Christine Andersen  Identity Verified
Denmark
Local time: 03:07
Member (2003)
Danish to English
+ ...
Great idea here - I must try that! Oct 16, 2015

Gitte Hovedskov, MCIL wrote:
...

I don't read everything, just have a skim through. In fact, I often find it helpful to do the translation first, and look at reference material before I start proofreading. Any specific terminology will then stand out quite clearly.

...



Thanks, that sounds like a good tactic.


 

Muriel Vasconcellos  Identity Verified
United States
Local time: 18:07
Member (2003)
Spanish to English
+ ...
It depends Oct 16, 2015

I rarely get glossaries, so my comment is about references:

If the translation flows easily and I'm familiar with the subject, I usually translate a sizable chunk before I check the references. I often find that spending time "studying up" before I get into a translation is not well spent, as I can't anticipate what's actually going to be helpful.

If it's boilerplate, then of course I follow the reference slavishly.

On the other hand, like Charlie:

Charlie Bavington wrote:
In my experience, the more reference material you're sent, the worse quality it is.


I'm often rather appalled at the quality of some of the reference documents that are sent to me.

Let's face it. Time spent on reference documents is time away from translating, which is what pays the mortgage.

[Edited at 2015-10-16 10:21 GMT]


 

Chris S  Identity Verified
United Kingdom
Swedish to English
+ ...
Other Oct 16, 2015

I generally start by running around the office screaming and shouting, and once this subsides into incoherent muttering I politely tell them where to stick their job.

 

Jana Kinská  Identity Verified
Czech Republic
Local time: 03:07
English to Czech
+ ...
Other Oct 16, 2015

If materials provided are excessive or hard to "navigate", I get back to the client/PM and ask for their clarification and about the importance of the individual files (e.f. what's really binding and what is provided for more context). It often turns out they do not know what all the glossaries and files contain so we normally find out together how to proceed.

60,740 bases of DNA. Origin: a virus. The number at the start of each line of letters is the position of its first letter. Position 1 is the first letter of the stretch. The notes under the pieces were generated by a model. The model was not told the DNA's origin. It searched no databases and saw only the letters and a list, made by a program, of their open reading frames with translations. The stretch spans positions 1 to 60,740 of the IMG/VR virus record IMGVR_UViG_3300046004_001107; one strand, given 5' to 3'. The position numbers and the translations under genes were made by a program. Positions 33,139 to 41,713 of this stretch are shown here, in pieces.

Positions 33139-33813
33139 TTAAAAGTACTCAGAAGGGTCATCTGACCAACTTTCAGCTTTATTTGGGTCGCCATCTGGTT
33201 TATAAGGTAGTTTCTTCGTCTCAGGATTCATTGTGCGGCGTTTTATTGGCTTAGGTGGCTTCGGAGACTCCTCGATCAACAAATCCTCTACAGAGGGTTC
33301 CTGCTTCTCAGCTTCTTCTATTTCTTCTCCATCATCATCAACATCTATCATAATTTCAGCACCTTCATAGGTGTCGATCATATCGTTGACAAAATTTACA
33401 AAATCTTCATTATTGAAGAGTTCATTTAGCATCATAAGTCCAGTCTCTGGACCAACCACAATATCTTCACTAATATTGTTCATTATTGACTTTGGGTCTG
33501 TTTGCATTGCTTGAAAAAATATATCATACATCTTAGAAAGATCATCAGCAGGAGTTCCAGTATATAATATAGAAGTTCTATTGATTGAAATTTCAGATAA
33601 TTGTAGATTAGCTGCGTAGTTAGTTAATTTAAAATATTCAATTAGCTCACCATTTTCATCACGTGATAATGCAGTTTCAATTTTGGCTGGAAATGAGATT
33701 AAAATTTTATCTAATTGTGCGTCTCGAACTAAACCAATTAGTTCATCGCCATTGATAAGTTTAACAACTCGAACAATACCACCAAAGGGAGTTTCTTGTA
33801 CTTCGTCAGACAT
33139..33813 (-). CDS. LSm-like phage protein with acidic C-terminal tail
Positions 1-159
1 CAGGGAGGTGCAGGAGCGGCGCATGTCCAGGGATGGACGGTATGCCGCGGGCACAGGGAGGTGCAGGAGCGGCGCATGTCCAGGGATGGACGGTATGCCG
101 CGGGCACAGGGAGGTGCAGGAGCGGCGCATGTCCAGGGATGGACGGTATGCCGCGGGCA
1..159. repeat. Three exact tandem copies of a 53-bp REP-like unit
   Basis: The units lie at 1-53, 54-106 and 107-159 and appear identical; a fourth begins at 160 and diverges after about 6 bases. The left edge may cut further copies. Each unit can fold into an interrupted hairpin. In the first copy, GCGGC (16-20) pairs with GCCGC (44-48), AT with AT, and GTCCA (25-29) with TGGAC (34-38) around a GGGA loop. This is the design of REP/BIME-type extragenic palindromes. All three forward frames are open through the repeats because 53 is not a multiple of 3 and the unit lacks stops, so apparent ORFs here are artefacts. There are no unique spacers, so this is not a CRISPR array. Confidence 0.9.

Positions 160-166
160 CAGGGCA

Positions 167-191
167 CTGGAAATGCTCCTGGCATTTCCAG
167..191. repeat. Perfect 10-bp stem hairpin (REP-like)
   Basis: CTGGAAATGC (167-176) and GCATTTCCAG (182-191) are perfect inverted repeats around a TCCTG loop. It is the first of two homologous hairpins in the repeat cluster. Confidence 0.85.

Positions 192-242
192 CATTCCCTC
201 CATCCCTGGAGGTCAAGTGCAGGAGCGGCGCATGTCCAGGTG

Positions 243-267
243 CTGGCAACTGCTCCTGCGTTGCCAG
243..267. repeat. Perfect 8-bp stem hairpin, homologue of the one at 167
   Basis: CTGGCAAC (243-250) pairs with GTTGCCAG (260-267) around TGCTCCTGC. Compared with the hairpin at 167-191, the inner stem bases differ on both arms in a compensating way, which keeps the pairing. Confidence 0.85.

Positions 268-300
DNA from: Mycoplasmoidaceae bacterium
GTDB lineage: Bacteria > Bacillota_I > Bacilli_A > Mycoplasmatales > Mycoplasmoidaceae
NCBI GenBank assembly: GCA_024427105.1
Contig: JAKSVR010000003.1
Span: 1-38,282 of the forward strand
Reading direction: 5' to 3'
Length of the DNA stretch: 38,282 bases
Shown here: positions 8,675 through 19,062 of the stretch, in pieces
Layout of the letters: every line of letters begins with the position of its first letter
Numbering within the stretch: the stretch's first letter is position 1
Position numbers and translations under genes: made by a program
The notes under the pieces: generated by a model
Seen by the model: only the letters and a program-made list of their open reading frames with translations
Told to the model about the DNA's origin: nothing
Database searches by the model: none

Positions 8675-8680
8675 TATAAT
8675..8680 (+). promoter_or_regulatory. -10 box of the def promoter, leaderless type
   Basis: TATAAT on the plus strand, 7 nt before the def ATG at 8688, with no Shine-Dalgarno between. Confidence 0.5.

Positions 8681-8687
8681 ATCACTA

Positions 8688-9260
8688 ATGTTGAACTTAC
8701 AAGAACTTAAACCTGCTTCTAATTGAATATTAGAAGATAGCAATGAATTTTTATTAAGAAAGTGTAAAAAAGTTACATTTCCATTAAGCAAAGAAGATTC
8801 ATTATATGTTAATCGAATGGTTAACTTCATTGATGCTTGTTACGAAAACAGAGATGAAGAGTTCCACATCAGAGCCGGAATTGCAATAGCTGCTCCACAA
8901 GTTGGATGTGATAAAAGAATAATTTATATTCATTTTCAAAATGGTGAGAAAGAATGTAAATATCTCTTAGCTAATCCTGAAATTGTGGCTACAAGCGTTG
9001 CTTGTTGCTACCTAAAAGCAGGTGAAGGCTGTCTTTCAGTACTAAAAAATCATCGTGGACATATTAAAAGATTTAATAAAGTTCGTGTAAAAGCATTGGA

Unfortunately, it happens quite often that glossaries and other materials provided involve mistakes, problematic solutions and literal translation so it is necessary to come up with the best solution, something between having a cake and eating it, as it were.icon_smile.gif


 

Rolf Kern  Identity Verified
Switzerland
Local time: 03:07
English to German
+ ...
Other Oct 16, 2015

I only go into the references when I see any difficulty in the source text.

 

Nadja Balogh  Identity Verified
Germany
Local time: 18:07
Member (2007)
Japanese to German
+ ...
I have to stick to those glossaries Oct 16, 2015

I'm often dealing with Asian clients, and for many of them, their glossary is their holy bible.
Not to follow their glossaries and references will only lead to annoying questions afterwards, so I normally stick to them unless there's a serious problem.

In fact I regularly find flaws in those precious glossaries which I point out to my clients, and after the initial shock my advice is normally respected, even though it can take a while to be processed.


 

Yaotl Altan  Identity Verified
Mexico
Local time: 20:07
Member (2006)
English to Spanish
+ ...
The most important ones. Oct 16, 2015

I read the most important glossaries. Otherwise, I would lose my time by reading many many files, so when would I start the translation??

 

Mario Chavez (X)  Identity Verified
Local time: 21:07
English to Spanish
+ ...
True that Oct 16, 2015

Charlie Bavington wrote:

I'm happy to plug-n-play most glossaries (unless they're utter crud).

In my experience, the more reference material you're sent, the worse quality it is. So if they send one document, I'll read it; if they send 5 or 6, I won't usually bother. Shhhh, don't tell them, though.


I recently completed a rush 17,000-word job (yeah, I know, I've said I don't do rush, heh) and the client sent me the previous employee manual as reference.

However, client said that I had the final say. I took a look at a couple of pages at the older manual in Spanish and that was it. After all, a) I get paid to translate, not read reference materials, and b) it was a RUSH job!